Jeff Womble: Ordinance's downside outweighed by benefits


— To the editor:

I would like to respond to Ms. Day's letter to the editor printed Saturday.

First, I would like to commend her for attending the Craig City Council meeting and taking her family. She is right - it is great to go and show our children how to be involved.

Ms. Day voices some concerns about the proposed ordinance that would allow police to get a warrant to enter private property to search for evidence if they have probable cause to suspect minors are consuming alcohol.

She gives three examples of what she sees as possible problems with this ordinance.

In her first example, she worries that she may be held responsible if her child and a friend decide to get into her wine, without her permission, while she is asleep. Should she be held responsible? Yes.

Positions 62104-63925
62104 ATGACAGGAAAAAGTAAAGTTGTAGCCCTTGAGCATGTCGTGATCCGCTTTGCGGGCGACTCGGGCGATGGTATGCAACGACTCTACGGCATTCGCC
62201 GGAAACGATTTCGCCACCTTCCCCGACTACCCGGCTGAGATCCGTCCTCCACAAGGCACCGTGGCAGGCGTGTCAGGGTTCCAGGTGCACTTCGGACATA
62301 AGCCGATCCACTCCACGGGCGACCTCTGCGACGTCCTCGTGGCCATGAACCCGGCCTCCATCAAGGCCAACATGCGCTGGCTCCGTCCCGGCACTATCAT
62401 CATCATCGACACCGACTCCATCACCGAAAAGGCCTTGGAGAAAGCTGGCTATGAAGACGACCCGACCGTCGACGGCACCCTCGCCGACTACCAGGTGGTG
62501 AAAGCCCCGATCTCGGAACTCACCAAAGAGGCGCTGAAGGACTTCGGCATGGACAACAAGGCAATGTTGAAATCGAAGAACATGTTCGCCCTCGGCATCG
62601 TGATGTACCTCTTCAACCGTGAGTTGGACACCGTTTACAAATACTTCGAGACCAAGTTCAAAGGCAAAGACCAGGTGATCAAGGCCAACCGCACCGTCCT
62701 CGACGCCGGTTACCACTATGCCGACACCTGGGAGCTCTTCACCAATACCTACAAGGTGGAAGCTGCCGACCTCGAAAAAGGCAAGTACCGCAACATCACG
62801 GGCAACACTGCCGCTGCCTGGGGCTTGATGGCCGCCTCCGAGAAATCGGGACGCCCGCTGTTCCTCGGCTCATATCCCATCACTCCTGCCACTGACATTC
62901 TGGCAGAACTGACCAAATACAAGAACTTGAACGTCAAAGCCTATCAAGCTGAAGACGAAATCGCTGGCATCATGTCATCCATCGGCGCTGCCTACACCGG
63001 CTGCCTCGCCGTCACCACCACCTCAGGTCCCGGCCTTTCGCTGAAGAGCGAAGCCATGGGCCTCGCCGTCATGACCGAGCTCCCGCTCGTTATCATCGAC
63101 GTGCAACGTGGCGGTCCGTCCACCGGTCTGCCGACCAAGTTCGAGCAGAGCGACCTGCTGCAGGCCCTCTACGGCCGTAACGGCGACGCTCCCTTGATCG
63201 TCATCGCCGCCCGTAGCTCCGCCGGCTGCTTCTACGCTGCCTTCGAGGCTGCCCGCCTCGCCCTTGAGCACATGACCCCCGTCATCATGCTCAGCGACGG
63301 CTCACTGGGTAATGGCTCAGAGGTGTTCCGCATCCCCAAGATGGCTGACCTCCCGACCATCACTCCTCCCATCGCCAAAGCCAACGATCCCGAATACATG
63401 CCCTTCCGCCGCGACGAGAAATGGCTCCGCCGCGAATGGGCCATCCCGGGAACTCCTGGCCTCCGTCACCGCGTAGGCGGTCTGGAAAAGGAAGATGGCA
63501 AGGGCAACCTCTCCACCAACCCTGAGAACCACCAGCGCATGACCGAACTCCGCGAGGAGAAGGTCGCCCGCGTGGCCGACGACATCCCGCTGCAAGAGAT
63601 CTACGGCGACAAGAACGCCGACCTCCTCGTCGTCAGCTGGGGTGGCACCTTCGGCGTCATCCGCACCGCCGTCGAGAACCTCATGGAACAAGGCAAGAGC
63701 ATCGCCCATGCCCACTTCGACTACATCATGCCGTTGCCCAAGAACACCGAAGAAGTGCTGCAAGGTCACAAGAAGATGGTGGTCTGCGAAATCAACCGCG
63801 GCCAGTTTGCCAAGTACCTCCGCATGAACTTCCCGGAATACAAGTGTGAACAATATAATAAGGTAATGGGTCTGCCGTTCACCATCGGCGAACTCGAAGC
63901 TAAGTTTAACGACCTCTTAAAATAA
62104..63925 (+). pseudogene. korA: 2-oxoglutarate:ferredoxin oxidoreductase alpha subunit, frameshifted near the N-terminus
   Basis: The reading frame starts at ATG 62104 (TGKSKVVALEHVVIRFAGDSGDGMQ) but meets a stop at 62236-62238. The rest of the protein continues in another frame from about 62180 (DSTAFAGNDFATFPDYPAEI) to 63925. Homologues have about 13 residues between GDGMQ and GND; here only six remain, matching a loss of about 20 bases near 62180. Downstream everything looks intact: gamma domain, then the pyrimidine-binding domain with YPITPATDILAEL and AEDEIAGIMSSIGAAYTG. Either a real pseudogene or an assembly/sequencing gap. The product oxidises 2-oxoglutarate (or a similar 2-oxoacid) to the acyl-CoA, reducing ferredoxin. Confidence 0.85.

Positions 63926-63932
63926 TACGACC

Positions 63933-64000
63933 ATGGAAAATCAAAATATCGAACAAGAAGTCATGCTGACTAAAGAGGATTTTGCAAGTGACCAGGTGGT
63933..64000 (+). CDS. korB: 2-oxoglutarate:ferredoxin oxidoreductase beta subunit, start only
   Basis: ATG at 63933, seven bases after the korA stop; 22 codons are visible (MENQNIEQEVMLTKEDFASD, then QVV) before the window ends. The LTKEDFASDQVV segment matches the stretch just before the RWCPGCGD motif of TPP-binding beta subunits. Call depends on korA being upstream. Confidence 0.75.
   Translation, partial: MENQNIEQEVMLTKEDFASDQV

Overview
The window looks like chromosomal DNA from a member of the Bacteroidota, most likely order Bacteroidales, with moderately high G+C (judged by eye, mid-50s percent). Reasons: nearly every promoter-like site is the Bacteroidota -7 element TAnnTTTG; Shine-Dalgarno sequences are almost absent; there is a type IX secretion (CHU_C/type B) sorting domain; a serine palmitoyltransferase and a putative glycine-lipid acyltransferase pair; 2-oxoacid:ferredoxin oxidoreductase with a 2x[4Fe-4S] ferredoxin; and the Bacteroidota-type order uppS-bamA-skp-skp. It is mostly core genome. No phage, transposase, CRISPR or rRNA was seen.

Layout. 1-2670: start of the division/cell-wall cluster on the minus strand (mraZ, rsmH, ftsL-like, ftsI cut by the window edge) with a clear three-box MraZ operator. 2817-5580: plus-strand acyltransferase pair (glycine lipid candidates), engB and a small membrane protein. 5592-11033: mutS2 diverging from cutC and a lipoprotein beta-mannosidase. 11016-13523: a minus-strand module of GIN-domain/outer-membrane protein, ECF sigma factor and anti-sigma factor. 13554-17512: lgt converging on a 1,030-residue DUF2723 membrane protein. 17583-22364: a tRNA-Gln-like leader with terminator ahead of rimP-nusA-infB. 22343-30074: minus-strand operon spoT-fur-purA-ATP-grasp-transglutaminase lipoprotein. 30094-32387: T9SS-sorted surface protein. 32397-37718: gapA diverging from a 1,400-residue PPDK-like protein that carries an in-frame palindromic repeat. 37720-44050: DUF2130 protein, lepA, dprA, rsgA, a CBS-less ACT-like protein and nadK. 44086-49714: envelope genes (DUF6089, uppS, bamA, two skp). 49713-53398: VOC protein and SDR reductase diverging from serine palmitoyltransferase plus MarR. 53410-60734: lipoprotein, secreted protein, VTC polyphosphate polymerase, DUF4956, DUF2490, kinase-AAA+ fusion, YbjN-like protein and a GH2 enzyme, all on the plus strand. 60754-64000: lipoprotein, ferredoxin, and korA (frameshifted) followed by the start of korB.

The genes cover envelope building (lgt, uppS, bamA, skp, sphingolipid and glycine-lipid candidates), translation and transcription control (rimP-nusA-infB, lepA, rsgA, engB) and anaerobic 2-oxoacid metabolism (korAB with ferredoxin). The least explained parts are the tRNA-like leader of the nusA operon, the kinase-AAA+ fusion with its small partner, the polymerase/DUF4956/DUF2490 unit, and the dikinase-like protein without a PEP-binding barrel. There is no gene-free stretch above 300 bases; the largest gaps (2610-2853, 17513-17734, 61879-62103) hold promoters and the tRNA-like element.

Our children remain our responsibility whether we are awake, asleep, at work, out of town or whatever. Also, a child that has been entrusted to our care for an overnighter is also our responsibility.

With regards to someone celebrating an engagement (or anything) with a glass of champagne while under age; yes, a law is being broken.

Why shouldn't there be a consequence?

In the third example, Ms. Day discusses using alcohol in cooking and letting her daughter have a taste. While I agree that "one drop does not cause delinquency," someone who has never had a drop can never have a problem with alcohol.

As a surgeon that has worked in five different Level 1 trauma centers, I have seen the effects alcohol can have. It is rare that a trauma occurs in the absence of the influence of some sort of substance.

Alcohol is the No. 1 culprit. I continue to see those effects here in our own emergency department. Small communities are not immune.

I commend the City Council for looking at this issue and I support the proposed ordinance.

In my opinion, any possible "downside" is outweighed by the possible benefits.

Jeff Womble



srelaford6 7 years, 5 months ago